Crowdsourcing, scale and sustainability

Crowdsourcing.When I look back on all the proposals I’ve done myself or helped other people with, all the bootstrap enterprise ideas and new product innovations upon which a whole franchise could be created, I just wish this kind of system was around ten years ago. But even if it had been, I don’t think we had a base of young entrepreneurs (and their mini-investors) who would be flexible and laid back enough to use it.

There were so many small businesses – some which would scale and some which would not – that could have been conceived and grown on the back of crowd sourcing. For example, my idea for a website that only sells old-fashioned things that you can no longer buy in shops, such as woollen dressing gowns, designer handkerchiefs, attractive clock radios and teasmades. There are thousands of business ideas out there that could be started on the back of some crowdsourcing, a few credit cards and a good knowledge of the wonderful world of elance.com.

The AV Jennings/ Ikea principle

And yes, 99% of these would not scale. However… I want to activate what I call my ‘AV Jennings/Ikea’ principle here: you can rubbish the brands all you like for being unoriginal, for being non-master-built, for being of their times and for appealing to the mass market and the very muffled vagaries of its taste, but AV Jennings gave people who previously had very little available to them homes with decent doors, windows and storage, with bathrooms and kitchens that could be cleaned; Ikea gave people the option of cheerful furniture that looks smart whereas once they would have had to contend with grandma’s cast-offs.

In the same way, there are many businesses which are not glamorous, not particularly sustainable and not scalable at all that would nonetheless provide an income for two or three families and a sense of pride and dignity and investment in their own lives that a crappy job at K Mart just cannot provide. For example, the doughnut and coffee stall at Chirnside Park shopping centre, with its three competitive advantages: consistent and rational undercutting of the Big Donut Franchise, its location in the foodcourt, and the unfailing friendliness of its staff couldn’t be anywhere on any Tom McGaskill radar, but the two young guys who run it are not sitting at home all day playing World of Warcraft and eating cheese toasties and our community gets some genuine competition in the coffee-and-doughnuts market.

Sustainability

Growth has been the basic measurement of success for so long in business that it has been taken for granted. Even in businesses and industries where growth is no longer possible, the business world focusses of growth of market share. The idea of sustainability is that it is the driving force behind growth, as an enterprise that is not sustainable cannot last long enough to grow, and the longer it lasts, the logic goes the more it grows. In this view, ‘loser’ businesses are the ones that hit a certain size and then plateau, or even go backward for a while until settling into their ‘ideal’ size.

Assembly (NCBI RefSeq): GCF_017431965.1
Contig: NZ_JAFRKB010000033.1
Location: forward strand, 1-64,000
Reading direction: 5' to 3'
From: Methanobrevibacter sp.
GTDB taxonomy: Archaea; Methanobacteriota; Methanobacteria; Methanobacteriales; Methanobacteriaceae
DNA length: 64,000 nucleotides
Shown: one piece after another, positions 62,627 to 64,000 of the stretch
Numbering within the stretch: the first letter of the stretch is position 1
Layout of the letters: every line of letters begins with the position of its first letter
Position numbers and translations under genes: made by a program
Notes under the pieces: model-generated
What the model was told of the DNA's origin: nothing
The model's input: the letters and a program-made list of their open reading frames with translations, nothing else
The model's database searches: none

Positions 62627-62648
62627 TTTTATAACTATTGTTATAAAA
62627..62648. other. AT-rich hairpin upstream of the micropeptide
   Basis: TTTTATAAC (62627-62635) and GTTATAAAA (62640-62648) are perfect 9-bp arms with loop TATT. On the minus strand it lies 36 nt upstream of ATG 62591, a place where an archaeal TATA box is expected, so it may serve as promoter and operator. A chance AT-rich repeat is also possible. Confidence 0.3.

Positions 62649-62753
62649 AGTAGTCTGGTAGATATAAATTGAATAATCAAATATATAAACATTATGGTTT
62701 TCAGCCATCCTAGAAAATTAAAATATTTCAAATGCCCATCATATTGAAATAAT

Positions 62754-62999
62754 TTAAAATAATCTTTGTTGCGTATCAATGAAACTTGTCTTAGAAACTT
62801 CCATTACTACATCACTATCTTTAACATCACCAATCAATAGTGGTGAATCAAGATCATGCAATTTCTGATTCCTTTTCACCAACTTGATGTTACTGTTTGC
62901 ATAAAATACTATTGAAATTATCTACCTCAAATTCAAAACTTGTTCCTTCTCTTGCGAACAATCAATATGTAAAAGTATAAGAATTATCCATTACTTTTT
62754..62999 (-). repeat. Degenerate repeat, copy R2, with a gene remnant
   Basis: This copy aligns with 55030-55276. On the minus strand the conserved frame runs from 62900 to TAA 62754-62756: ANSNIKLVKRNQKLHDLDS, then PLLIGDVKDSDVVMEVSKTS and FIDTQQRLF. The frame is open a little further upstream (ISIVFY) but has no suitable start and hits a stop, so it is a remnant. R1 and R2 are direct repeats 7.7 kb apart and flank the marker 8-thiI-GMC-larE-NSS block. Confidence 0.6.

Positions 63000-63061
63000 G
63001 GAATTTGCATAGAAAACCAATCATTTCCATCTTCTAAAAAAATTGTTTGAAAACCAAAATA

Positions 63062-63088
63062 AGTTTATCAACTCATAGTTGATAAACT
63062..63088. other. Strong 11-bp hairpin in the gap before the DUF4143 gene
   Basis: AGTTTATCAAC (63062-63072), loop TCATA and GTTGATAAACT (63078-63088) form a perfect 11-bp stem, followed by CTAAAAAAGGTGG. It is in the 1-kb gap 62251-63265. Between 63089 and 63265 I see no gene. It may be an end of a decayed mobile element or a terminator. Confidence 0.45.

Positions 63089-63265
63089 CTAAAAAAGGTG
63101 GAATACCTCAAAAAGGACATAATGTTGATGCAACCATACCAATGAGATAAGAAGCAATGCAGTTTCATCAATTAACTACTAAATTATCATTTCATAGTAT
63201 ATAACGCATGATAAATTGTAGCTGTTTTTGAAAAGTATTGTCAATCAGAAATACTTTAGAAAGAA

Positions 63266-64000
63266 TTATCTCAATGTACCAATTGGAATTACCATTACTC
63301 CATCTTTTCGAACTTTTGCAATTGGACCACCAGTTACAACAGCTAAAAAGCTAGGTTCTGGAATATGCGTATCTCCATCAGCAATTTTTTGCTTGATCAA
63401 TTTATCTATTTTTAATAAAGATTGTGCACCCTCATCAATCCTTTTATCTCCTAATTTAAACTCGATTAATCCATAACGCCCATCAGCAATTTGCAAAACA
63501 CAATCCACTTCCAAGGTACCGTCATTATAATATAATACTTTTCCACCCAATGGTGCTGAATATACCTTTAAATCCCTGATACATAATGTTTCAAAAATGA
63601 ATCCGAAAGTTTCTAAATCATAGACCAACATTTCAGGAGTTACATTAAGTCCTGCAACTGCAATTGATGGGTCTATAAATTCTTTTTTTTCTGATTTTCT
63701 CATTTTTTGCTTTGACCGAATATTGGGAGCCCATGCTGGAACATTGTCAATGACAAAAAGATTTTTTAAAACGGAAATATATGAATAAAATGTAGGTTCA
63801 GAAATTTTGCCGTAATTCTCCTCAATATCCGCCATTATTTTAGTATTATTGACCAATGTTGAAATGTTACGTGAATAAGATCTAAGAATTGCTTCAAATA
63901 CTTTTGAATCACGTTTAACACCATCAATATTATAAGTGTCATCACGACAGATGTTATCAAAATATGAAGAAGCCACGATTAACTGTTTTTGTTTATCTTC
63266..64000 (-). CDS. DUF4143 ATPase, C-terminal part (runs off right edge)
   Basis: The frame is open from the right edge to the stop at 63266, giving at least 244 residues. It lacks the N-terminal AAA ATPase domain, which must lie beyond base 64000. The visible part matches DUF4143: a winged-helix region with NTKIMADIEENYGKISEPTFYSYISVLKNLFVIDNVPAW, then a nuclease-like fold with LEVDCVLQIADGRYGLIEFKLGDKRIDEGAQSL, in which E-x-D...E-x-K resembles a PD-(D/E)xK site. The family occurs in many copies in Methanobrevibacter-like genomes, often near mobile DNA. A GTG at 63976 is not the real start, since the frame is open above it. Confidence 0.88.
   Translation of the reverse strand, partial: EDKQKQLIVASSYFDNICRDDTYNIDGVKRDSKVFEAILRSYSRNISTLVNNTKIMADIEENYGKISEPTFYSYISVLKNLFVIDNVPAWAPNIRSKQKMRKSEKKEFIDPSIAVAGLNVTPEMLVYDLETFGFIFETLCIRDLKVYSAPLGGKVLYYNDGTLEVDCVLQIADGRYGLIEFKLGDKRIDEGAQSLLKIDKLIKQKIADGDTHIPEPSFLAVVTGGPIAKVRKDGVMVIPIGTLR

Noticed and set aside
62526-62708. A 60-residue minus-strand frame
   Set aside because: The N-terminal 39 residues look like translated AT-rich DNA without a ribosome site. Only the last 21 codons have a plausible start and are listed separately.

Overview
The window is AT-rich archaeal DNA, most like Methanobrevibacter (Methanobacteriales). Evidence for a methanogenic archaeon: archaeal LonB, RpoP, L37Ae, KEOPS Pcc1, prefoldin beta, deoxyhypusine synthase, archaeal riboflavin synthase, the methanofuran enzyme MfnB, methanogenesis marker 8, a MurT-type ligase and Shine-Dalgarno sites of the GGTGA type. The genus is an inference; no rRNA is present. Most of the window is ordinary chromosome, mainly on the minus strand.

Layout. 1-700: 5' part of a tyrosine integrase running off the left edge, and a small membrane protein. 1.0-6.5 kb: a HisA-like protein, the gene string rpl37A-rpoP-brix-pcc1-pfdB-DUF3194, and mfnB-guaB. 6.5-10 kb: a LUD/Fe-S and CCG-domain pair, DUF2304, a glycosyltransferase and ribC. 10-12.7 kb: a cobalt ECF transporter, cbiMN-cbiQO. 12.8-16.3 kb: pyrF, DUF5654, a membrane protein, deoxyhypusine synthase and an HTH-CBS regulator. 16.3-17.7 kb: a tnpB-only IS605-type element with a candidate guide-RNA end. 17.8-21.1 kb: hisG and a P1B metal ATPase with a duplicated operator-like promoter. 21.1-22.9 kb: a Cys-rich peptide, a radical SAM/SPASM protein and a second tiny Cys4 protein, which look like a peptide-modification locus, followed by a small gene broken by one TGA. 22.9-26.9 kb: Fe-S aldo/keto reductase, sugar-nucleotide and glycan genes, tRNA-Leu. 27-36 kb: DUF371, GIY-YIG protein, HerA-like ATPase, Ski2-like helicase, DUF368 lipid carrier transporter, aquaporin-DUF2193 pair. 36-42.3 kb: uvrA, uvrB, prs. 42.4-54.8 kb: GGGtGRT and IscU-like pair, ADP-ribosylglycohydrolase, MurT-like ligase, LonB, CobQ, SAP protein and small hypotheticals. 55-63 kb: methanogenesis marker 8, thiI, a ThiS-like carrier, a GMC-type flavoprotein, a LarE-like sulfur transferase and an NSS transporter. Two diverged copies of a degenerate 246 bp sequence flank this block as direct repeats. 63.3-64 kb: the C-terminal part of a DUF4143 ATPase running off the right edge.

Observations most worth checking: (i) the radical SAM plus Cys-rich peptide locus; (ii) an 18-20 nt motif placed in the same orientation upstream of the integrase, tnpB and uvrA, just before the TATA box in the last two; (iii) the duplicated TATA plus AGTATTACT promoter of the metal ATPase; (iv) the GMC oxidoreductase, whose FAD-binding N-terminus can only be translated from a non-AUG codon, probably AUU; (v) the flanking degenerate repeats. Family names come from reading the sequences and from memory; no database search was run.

However, sustainability is also not necessarily the key to a successful business – it depends what you want in the first place. A business based on selling Sydney 2000 Olympics souvenirs would certainly not be sustainable but nobody would argue against its ability to make cash. The entire property development industry really depends upon project-based earnings rather than ongoing cashflow, yet few if these projects are designed to make money indefinitely.

Money for cash business

Crowdsourcing is not inherently suited to the long-term investment projects that attract venture capital. I don’t know what proportion of crowdsourcing investors are professional or angel investors, but I assume (and this would bear some research) that 80% of it is someone having a bit of a crack at it, using their money as they would on the futures market or at the races. Having a bit of fun and having a story to tell at the pub, or having the power to invest in something they really believe in. (My father, a very conservative banker, bought Compass Airlines shares when it listed solely because he believed in  the competition it represented).

If most of the investors are having a crack, then they are not really in the market for a long-term, staged relationship with the company, and are therefore not necessarily interested in its prospects for sustainability or scalability. A few expertly marketed ventures might be able to establish relationships with their investors that make them long-term, but this would not be because they are locked in, it would be down to an inherent stickiness that the company had created. This far and away from the typical strategies and requirements of venture capitalists.

For Haverin Books? Crowdsourcing is going to be perfect. So watch this space,

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